Another old “Safety Device” Going Bye-Bye

Since the 1930’s, London and other cities in the UK used pedestrian guardrails. If you haven’t been there and seen them, here is a pretty good picture from the Daily Mail.

Click this to make it bigger

As you can see, in some places, they are on the sidewalk and line entire streets. In other places, they start about 100 feet before major intersections and then curve around the corner with 15 feet wide “holes” so that pedestrians are forced to use the crosswalks.

The idea was to separate the dangerous cars from the pedestrians,  to keep pedestrians from crossing the street in the wrong places and to discourage illegal street parking because there was no access to the sidewalk.

Seemed like a good idea at the time, but, as usual, there were unintended consequences.  I’ll let this newspaper article from The Times explain it.

The article is well written and explains the decades long, painful process that lead to the realization that more was not better. Millions of pounds are at stake. It will be very expensive to right decades of wrongs.

Removal is not without controversy. There is one fellow in particular, Douglas Stewart, who thinks that removal is an awful idea and offers his patented guard rail as an option.

You can read a good discussion paper here.

For the most part, US engineers realized the shortcomings of these railings and didn’t fall for their mystique.  Too bad that they continue to adopt European ideas about sidepaths.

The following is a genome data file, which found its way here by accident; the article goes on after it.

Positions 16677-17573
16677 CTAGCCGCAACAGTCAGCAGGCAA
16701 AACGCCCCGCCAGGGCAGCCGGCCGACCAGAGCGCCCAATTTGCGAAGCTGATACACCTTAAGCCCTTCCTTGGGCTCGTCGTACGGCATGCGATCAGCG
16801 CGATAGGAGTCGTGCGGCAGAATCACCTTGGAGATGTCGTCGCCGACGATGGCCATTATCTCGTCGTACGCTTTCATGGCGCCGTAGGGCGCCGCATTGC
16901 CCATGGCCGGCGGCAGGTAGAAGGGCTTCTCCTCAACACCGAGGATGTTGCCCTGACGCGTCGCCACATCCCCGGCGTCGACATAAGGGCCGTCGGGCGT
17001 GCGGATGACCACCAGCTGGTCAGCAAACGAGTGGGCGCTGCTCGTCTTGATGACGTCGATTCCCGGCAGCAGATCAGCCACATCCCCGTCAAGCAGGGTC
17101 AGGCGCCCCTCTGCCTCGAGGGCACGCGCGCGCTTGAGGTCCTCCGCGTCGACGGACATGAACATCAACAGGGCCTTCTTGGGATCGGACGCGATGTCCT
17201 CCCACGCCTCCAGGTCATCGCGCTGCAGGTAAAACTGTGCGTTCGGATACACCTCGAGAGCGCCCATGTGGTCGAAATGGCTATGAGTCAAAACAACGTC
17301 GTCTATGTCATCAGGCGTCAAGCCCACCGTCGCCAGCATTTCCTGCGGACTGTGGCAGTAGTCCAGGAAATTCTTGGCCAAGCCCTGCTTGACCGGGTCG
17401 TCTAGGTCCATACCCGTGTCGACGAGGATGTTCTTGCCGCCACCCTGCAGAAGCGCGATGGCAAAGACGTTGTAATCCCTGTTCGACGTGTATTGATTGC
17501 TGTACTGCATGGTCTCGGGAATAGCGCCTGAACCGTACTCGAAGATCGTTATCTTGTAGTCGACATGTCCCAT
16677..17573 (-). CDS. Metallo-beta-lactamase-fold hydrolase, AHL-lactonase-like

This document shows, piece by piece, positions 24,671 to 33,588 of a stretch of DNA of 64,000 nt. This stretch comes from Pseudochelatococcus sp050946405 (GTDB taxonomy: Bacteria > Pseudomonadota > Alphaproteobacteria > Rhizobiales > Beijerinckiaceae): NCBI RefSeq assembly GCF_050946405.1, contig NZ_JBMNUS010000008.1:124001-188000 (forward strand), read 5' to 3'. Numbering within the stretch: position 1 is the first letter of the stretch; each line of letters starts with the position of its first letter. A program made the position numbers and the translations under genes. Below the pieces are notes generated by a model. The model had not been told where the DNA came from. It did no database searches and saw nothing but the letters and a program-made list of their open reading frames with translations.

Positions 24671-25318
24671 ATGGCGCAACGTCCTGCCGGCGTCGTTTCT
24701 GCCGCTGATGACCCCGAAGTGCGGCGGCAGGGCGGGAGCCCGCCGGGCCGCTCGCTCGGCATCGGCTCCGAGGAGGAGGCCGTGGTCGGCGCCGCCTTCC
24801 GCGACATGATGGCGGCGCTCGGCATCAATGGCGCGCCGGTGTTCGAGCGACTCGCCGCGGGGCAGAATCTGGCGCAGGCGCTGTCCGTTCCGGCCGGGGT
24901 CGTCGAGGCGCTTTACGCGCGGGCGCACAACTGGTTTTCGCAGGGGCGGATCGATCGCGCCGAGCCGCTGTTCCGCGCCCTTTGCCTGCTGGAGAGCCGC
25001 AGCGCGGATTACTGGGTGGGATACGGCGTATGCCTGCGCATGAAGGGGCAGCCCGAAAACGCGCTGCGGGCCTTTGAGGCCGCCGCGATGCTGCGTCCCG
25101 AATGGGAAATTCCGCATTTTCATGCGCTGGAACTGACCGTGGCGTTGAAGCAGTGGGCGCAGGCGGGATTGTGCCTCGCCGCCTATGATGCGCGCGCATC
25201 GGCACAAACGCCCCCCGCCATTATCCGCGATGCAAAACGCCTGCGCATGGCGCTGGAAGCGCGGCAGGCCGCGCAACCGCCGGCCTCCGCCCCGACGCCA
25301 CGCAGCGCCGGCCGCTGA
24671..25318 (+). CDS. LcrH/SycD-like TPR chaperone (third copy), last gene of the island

5 replies
  1. Keri
    Keri says:

    You find some good stuff, Eric! Thanks for this. It’s interesting how fear of cars makes “safety advocates” do so many things that make conditions worse… by making motorists less attentive, more aggressive and limiting the movements of pedestrians and cyclists.

  2. Will
    Will says:

    What do you call the things lining the lymmo lane on orange ave?

    I read at one point how the NY times at the dawn of the automobile age decried drivers for killing people crossing the street, only a decade later to decry this newfangled term, jaywalker for walking into the path of traveling automobiles.

    • Laura M
      Laura M says:

      The LYMMO lane is considered a ‘fixed guideway’, also, on Orange, the LYMMO lane is contra flow. They are probably a little overkill on the sidewalk side, but I don’t see them as problematic. It’s a pretty chaotic area, lots of driveway cuts, three lanes of cars going in one direction, an occasional bus in another. You might note that there are no such rails along the rest of the LYMMO route except small sections at station stops along Magnolia and those are really just lean-to bars, it’s not like the City or LYNX is trying to limit pedestrian access in the downtown core. Now if I could just get bikes not to ride the sidewalks.

      The LYNX Central Station has similar railings separating two platforms with a very large raised cross walk in the center leading to the terminal and the other platforms. It’s a really good design. As someone that has gotten off a bus in the am and not paid a whole lot of attention I stepped in front of a bus that was moving slowly along the platform, I’m glad the railings are there. Total brain fart on my part.

      • Eric
        Eric says:

        >Now if I could just get bikes not to ride the sidewalks. <

        Which is crazy dangerous. I did it once, on Magnolia, so I know. People walking out of businesses, not expecting me to zip along and clip them for walking out on a sidewalk.

        I'll never do it again, but I can see how somebody that doesn't understand "the lay of the land" would.

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